Lukas Kofoed Reimann: »Bathtub Kinship«
Lukas Kofoed Reimann

Lukas Kofoed Reimann: »Bathtub Kinship«

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Bathtub Kinship

I’m lying in my bathtub watching videos of Sam Smith on YouTube. The hot water satisfies a need for touch I all too easily put aside. I look at their hips, their soft face, and see myself reflected. Not just as I’ve always imagined myself to be; the self and body my head has been filled with. But I also see the body that fills my bathtub. The body I saw in the mirror as I stretched and waited for the bathtub to fill. Sam Smith’s body, recognized with well-produced videos, watched by millions of people, brings peace to my body. It’s not the longing I’ve so often lived in, but a form of arrival.

The white teardrop-shaped earring against the short cut hair and well-groomed beard give my own body permission to be. My enjoyment of my own femininity is allowed in theirs. Their hips give my own permission to be wider than my shoulders, to have softer movements than what is expected. Their soft belly and beautiful smile give me permission to see myself the same way. As a body that is loved, that is worth showing off in beautiful pictures. A body worth being in. A permission I haven’t asked for, but it still soothes a desire living deep inside me.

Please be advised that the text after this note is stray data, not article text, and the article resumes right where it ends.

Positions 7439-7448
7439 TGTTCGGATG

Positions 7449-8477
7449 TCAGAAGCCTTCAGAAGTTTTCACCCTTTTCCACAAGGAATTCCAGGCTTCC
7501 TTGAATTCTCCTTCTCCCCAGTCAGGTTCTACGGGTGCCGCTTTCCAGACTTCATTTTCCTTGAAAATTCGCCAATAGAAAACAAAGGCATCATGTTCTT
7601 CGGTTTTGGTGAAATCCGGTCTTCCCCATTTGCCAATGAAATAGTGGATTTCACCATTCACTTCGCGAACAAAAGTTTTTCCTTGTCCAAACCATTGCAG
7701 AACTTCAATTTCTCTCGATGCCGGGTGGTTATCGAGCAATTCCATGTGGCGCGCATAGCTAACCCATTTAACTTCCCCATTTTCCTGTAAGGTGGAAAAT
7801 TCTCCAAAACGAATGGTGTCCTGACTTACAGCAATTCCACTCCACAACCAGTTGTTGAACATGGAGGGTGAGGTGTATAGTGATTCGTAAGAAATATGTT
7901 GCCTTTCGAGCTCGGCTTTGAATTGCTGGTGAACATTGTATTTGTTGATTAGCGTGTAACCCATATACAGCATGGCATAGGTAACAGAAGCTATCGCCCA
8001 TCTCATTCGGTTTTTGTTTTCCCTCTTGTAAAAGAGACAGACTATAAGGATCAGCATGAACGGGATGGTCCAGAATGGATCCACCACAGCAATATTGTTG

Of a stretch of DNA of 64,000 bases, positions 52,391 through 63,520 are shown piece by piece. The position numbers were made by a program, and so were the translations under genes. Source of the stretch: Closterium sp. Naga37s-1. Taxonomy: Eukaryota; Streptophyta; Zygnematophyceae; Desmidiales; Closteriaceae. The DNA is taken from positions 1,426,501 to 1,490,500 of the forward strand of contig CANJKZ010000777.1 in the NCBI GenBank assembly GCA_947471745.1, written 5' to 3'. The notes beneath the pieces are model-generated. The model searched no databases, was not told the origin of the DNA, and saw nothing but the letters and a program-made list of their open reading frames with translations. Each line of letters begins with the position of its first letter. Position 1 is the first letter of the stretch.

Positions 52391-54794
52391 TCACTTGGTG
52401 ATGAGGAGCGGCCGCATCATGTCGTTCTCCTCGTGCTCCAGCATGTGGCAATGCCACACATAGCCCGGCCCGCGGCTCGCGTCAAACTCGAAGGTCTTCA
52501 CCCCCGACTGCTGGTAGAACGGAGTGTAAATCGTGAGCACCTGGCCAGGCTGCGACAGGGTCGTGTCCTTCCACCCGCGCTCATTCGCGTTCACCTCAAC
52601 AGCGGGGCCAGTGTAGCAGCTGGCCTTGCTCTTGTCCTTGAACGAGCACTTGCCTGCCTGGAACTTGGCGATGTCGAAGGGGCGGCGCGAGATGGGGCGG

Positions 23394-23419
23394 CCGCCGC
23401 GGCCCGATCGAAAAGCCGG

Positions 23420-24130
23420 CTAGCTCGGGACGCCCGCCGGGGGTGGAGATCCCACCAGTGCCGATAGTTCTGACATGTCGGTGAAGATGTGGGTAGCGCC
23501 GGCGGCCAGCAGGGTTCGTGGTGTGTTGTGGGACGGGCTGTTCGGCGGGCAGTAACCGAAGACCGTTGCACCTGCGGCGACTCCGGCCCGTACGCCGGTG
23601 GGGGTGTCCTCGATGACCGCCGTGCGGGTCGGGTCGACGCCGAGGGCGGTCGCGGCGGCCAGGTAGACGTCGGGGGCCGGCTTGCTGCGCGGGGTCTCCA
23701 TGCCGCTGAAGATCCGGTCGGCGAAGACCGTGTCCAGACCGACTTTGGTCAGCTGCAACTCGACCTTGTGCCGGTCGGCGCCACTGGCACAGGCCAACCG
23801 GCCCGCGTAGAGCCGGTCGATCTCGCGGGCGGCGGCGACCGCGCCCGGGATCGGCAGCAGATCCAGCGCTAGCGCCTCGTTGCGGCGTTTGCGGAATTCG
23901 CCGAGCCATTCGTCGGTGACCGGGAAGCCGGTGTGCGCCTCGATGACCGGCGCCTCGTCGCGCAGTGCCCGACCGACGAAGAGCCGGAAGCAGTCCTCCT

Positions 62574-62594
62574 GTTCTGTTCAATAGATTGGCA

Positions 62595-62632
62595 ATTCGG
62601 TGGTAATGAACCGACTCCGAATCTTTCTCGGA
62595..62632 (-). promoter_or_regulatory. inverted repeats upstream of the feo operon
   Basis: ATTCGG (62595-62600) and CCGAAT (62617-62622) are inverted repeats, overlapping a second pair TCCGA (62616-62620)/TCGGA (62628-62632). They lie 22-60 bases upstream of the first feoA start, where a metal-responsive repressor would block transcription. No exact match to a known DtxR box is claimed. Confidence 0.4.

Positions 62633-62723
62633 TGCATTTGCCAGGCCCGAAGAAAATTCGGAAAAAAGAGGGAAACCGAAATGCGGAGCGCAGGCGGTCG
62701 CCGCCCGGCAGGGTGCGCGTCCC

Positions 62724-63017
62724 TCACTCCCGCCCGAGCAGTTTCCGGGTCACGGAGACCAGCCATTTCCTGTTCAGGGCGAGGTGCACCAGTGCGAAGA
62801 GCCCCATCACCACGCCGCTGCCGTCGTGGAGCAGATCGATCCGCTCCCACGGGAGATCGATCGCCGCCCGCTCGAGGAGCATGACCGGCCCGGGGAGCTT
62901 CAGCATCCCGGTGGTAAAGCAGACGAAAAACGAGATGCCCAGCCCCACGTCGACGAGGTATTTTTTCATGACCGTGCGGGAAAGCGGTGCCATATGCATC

In the water, my body isn’t ambivalent, ambiguous, complicated—it’s easy to read in its queerness. Nothing to be dissatisfied with, nothing to strive towards, just someone alive, connected to another human being through a small screen. A human being who is as tangible as me. A person whose music I’ve heard in a café with my grandmother, blended into an endless stream of pop. A sudden recognition that filled me with an urge to shout to the world that the person they are listening to is just like me. Here’s another queer, another outlier that they give space. With my cola in front of me and my grandmother looking calmly over the lake outside the window, I become proud for them. Proud of their success and their courage. Proud that we are a kind of family, that we are bound together, that we can mirror each other, and that it gives us strength. We’ll never meet, but we know we’re out there. We know that we are not alone and that we are not invisible.


»Bathtub Kinship« was first published on



Lukas Kofoed Reimann is a writer, scholar, and editor who lives in Berlin. His writing is often concerned with questions of identity and belonging, and his current project explores his experiences of transition and chronic pain in particular. He is a passionate reader of all kinds of trans* literature and continually hopes to empower others to tell their stories. In 2019 he wrote his master’s thesis on trans* autobiography and kinship at Humboldt University. Recently his work has been published in English in Overcom and in Danish in Trappe Tusind, and his text »Undiagnosed« was selected as a runner up for the Berlin Writing Prize 2022.